Tagged With hackintosh

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A Hackintosh is a machine dedicated to running the Mac operating system but it is strictly non-Apple hardware. Apple is notoriously restrictive with the official hardware that can run its operating systems so, of course, tenacious techies have found ways to work around it. There are whole communities of devotees that dedicate themselves to creating Hackintosh machines with different specifications. Recently, app developer Mike Rundle detailed his process of building a US$1200 Hackintosh. Sounds quite cheap. So how much would it cost an Australian that wants to buy all the parts locally? We did a breakdown of the costs bit by bit.

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Building a hackintosh -- that is, installing Mac OS X on non-Apple hardware -- used to require extremely restricted hardware choices and quite a bit of know-how. Now your options are vast and the installation process is fairly simple. With that in mind, this is our complete guide to building a hackintosh that will walk you through purchasing compatible parts, building your machine and installing OS X all on your own.

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Building a hackintosh -- that is, installing Mac OS X on non-Apple hardware -- used to require extremely restricted hardware choices and quite a bit of know-how. Now your options are vast and the installation process is fairly simple. With that in mind, this is our complete guide to building a hackintosh that will walk you through purchasing compatible parts, building your machine and installing OS X all on your own.

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A new Mac makes a great gift, but if you want to save a little cash this Christmasand give a lucky person an even faster computer than you could buy from Apple, you need to construct a hackintosh. In this gift guide we're offering up several builds to fit any need.

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You didn't want to settle for Apple's underpowered hardware, so you built yourself a hackintosh. A few years later it's feeling slow and you want to upgrade. Because you created the machine yourself, you don't need to shell out tons of cash for a new one. You can upgrade for a fraction of the price of your original build. But upgrading your hackintosh involves a bit of work and some new challenges -- unless you take the right approach.

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Building a hackintosh -- that is, installing Mac OS X on non-Apple hardware -- used to require extremely restricted hardware choices and quite a bit of know-how. Now your options are vast and the installation process is fairly simple. With that in mind, here is our complete guide to building a hackintosh that will walk you through purchasing compatible parts, building your machine and installing OS X all on your own.

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From talking about my hackintosh's so lovingly, there's one question I frequently receive from PowerMac G5 or Mac Pro owners: can I modify my existing case to use hackintosh hardware? Although I've long assumed that it wasn't worth the effort, it looks like I was wrong. If you're willing to make a few modifications to your Apple case, a true Hack Pro is well within your grasp.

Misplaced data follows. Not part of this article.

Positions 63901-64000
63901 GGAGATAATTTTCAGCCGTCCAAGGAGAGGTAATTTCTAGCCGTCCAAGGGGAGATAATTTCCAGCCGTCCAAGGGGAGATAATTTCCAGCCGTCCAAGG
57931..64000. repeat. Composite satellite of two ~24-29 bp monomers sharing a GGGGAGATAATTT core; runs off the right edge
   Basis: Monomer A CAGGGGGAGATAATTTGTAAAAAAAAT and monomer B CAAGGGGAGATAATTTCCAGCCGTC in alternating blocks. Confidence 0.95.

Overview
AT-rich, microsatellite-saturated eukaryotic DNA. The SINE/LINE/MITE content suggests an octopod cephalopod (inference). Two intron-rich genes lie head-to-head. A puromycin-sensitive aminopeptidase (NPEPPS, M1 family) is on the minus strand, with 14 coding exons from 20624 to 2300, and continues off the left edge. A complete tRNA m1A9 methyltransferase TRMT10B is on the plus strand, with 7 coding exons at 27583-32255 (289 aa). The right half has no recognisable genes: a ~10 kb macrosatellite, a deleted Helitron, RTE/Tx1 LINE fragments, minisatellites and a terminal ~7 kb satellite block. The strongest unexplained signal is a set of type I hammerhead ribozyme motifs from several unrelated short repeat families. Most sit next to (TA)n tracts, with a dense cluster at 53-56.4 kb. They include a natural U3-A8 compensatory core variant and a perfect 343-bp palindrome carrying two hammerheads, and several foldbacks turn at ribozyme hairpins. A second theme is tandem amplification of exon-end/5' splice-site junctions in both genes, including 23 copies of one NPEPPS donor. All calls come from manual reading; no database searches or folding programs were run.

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With great hardware comes great opportunity. Thanks to the internet and clever hacking communities, there are plenty of ways to boost the capabilities of your everyday gadgets. Some save you money, some add features, and some are the entire package. Here are our top nine favourite hardware boosting hacks.

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Last week, Apple updated its Mac Pros with old processors from 2010, even older graphics cards and all the USB 2.0 ports you'll ever need. With a proper update unlikely until 2013, we thought we'd bridge the gap with "hackintoshes" -- the faster, cheaper Mac desktops you can build yourself with standard PC hardware. By making your own "Hack Pro" you'll get the up-to-date machine Apple won't provide, and you'll also save a lot of money in the process.

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Chimera, the bootloader we all rely on to make our standard PC hardware boot Mac OS X, received an update allowing it to support OS X Mountain Lion. This is great news if you've been looking to try out the new features of Apple's latest operating system, but you may not want to forge ahead just yet.

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Building a hackintosh -- that is, installing Mac OS X on non-Apple hardware -- used to require extremely restricted hardware choices and quite a bit of know-how. Now your options are vast and the installation process is fairly simple. With that in mind, here is our complete guide to building a hackintosh that will walk you through purchasing compatible parts, building your machine and installing OS X all on your own.

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Windows and Mac OS X don't always get along so well when they're required to co-exist on the same drive, but that doesn't mean they can't. Hackintosh master tonymacx86 outlines the best practices for setting up a dual-boot environment on your hackintosh in this charming video. You'll get all the information in the video above, but here's an outline of the steps you should take for reference.